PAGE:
Sunspot AR2526 is big enough to swallow our entire planet–twice–and today it is crossing the center of the solar disk, directly facing Earth. Amateur astronomer J. P. Brahic took advantage of the crossing to photograph the behemoth from his backyard observatory in Uzès, France.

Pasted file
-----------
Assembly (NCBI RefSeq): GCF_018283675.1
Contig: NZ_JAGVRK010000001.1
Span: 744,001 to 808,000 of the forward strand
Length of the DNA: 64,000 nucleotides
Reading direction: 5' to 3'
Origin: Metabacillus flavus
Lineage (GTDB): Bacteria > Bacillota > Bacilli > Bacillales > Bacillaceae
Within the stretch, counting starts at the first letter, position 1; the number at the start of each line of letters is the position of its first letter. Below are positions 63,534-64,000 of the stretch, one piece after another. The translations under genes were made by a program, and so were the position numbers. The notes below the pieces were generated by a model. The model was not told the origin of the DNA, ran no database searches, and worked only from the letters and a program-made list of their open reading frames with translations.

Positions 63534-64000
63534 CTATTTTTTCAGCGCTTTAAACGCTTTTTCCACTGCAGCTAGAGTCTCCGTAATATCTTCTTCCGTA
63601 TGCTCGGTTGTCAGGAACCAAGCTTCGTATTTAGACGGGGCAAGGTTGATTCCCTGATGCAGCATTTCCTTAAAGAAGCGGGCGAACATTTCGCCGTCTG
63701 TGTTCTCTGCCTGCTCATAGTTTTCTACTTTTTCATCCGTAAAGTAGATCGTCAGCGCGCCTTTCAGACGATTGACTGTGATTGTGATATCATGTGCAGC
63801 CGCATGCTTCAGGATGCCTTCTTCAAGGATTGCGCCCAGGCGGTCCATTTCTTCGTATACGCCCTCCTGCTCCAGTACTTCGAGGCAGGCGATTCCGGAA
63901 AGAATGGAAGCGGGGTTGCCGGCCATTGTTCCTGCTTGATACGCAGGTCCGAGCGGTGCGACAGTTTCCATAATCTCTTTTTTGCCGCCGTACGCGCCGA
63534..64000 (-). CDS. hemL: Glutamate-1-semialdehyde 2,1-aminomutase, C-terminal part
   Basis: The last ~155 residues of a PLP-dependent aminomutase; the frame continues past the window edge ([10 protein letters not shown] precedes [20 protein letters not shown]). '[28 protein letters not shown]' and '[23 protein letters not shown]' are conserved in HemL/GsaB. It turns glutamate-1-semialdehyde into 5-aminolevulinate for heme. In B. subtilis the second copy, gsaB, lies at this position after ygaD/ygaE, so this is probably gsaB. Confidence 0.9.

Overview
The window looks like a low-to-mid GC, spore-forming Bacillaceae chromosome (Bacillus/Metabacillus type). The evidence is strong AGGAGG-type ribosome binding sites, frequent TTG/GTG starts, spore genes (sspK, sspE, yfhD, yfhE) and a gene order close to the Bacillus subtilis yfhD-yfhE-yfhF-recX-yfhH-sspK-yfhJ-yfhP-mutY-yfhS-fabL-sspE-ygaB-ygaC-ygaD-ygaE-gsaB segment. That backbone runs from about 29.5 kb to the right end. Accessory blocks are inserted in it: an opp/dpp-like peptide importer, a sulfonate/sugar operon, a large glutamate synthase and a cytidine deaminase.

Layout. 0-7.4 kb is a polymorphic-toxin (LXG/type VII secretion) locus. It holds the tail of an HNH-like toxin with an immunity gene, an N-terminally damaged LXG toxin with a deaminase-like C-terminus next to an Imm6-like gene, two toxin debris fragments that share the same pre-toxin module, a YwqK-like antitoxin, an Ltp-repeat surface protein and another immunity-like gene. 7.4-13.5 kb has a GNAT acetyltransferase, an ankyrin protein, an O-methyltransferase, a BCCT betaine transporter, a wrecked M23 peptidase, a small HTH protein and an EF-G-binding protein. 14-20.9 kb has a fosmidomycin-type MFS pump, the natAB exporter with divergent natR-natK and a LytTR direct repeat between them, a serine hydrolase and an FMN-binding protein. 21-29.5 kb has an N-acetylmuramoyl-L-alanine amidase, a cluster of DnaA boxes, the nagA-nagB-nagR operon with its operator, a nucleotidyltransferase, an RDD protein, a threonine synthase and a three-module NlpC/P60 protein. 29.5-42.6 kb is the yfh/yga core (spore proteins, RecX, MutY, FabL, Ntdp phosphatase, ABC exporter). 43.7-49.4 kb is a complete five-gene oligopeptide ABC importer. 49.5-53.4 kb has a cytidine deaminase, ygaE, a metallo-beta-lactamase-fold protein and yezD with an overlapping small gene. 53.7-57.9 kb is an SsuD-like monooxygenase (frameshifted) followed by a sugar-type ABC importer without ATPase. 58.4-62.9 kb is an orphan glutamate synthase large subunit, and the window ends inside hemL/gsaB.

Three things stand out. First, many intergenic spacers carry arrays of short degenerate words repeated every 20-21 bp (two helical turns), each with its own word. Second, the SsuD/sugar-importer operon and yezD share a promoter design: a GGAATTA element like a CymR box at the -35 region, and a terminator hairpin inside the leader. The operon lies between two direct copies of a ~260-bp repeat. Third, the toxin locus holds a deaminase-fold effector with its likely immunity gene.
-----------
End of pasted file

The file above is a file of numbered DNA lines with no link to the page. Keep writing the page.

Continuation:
Surrounded by a maelstrom of swirling red-hot plasma, the sunspot’s dark core looks menacing indeed. But looks can be deceiving. In fact, sunspot AR2526 is one of the least threatening sunspots to come along this year. AR2526 has a stable magnetic field that resists exploding. As a result, NOAA forecasters say there is no more than a 1% chance of a strong solar flare for the next three days.